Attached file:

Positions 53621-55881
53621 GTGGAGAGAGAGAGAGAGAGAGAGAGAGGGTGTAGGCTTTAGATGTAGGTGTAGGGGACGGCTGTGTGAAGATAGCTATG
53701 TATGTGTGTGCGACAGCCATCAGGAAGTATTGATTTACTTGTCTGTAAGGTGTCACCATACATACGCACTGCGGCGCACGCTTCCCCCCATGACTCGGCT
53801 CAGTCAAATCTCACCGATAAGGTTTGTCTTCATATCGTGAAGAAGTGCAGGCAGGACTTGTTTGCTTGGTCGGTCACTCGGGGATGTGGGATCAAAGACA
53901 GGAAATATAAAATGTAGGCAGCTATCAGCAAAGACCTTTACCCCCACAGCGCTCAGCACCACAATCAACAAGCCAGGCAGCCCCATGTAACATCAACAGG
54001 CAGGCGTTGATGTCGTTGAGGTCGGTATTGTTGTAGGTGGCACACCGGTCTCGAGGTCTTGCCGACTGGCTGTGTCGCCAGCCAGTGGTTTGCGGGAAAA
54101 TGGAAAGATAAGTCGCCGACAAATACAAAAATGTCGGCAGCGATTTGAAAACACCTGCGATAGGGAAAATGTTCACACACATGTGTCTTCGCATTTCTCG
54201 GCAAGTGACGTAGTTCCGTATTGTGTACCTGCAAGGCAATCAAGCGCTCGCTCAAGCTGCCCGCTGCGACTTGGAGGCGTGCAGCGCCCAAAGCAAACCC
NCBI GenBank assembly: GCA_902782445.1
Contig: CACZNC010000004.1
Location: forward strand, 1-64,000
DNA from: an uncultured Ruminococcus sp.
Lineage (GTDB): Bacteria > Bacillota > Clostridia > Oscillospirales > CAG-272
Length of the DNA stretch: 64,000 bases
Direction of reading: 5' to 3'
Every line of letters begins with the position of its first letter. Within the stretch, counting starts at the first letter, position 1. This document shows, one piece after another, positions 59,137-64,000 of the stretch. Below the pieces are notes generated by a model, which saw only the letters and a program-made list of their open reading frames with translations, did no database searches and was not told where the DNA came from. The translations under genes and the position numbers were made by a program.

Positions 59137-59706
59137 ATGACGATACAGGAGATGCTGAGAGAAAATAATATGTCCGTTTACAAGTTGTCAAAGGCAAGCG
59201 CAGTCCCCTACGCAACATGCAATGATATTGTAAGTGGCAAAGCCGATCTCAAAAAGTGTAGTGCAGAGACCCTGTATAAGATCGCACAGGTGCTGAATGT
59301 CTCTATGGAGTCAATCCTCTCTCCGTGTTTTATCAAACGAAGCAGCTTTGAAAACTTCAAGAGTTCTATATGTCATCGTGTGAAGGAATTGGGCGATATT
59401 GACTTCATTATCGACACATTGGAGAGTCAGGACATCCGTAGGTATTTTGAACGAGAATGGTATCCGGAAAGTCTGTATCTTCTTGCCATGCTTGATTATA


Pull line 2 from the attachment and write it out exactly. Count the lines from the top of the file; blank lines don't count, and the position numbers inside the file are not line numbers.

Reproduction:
53621 GTGGAGAGAGAGAGAGAGAGAGAGAGAGGGTGTAGGCTTTAGATGTAGGTGTAGGGGACGGCTGTGTGAAGATAGCTATG